The play opens as headstrong Helen visits her two siblings at their departed daddy’s dance hall, The Basin Street Social Club, where she schemes on how to avoid becoming a full-fledged nun. She soon discovers that her overly protective and trigger-happy brother, Pete, is going to lose the club if he doesn’t get Helen and their sister Florie Mae “settled” by the next day to meet the restrictions set in their father’s will. With Helen’s fate set at the Convent (or so he thinks), he is focused on marrying Florie Mae, an ingenuousness nightclub singer, to the local Alderman – who has his own underhanded reasons for wanting to marry the girl.

Florie Mae, however, has her own plans for her future after becoming infatuated with visiting lawyer Belville during a chance encounter on a street car. Sneaking behind her volatile brother’s back, she begins frantically searching to find him. Meanwhile, unbeknownst to her, the smitten Belville arrives on the scene with a couple of friends in tow determined to find his sweet Florie Mae.

Tangled plot

Some of the best physical antics and resulting comedy arise from interactions with Belville and his two well-intentioned but misguided friends: Blunt, a bumbling client from the country and Wilmore, a rakish sea captain. As Belville obsesses over saving his beloved, things become even more entangled when Wilmore becomes equally attracted to the lively Helen as well as Angie B, an aging madam whose recent return to the Crescent City has caused quite a stir.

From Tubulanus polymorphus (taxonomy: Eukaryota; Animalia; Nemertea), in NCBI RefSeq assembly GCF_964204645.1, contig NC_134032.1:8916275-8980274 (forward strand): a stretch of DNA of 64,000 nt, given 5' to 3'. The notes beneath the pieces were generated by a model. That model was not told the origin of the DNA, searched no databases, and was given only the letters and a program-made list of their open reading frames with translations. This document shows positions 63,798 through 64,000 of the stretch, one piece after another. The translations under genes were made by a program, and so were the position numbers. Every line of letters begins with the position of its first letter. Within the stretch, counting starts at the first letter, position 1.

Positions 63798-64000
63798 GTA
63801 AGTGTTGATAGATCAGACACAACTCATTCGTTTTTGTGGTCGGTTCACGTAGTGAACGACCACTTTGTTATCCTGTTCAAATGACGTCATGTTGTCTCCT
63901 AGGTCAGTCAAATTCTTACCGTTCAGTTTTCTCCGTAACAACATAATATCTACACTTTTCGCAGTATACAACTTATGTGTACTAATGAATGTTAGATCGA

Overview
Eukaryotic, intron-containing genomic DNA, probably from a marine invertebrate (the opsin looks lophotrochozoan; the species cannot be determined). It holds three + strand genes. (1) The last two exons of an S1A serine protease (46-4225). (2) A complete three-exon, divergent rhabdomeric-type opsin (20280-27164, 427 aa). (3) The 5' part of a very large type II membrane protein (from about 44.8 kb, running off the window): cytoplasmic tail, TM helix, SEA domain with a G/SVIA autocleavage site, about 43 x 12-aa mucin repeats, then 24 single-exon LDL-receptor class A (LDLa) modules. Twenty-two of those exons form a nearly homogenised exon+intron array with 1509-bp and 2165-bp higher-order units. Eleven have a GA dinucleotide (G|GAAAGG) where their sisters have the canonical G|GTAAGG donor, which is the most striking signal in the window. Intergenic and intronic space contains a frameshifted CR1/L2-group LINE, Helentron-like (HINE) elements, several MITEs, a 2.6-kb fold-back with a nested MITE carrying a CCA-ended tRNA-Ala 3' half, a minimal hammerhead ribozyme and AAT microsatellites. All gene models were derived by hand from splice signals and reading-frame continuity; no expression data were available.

After a riotous night of romantic rendezvous, mistaken identities, a haphazard kidnapping and multiple fights involving sucker punches, fists and swords, a happy ending ensues — which concludes with the strong-willed Helen taking her destiny into her own hands.

A laugh-out-loud comedy, Sin Street Social Club’s clever script is peppered with single and double entendres and more than a few punny clichés that keeps the audience entertained. However, it’s a long play at two hours and 40 minutes, and the first half begins to flag by the end. Some judicious editing might help keep the energy high (and shorten the bathroom lines at intermission) without hurting the storyline.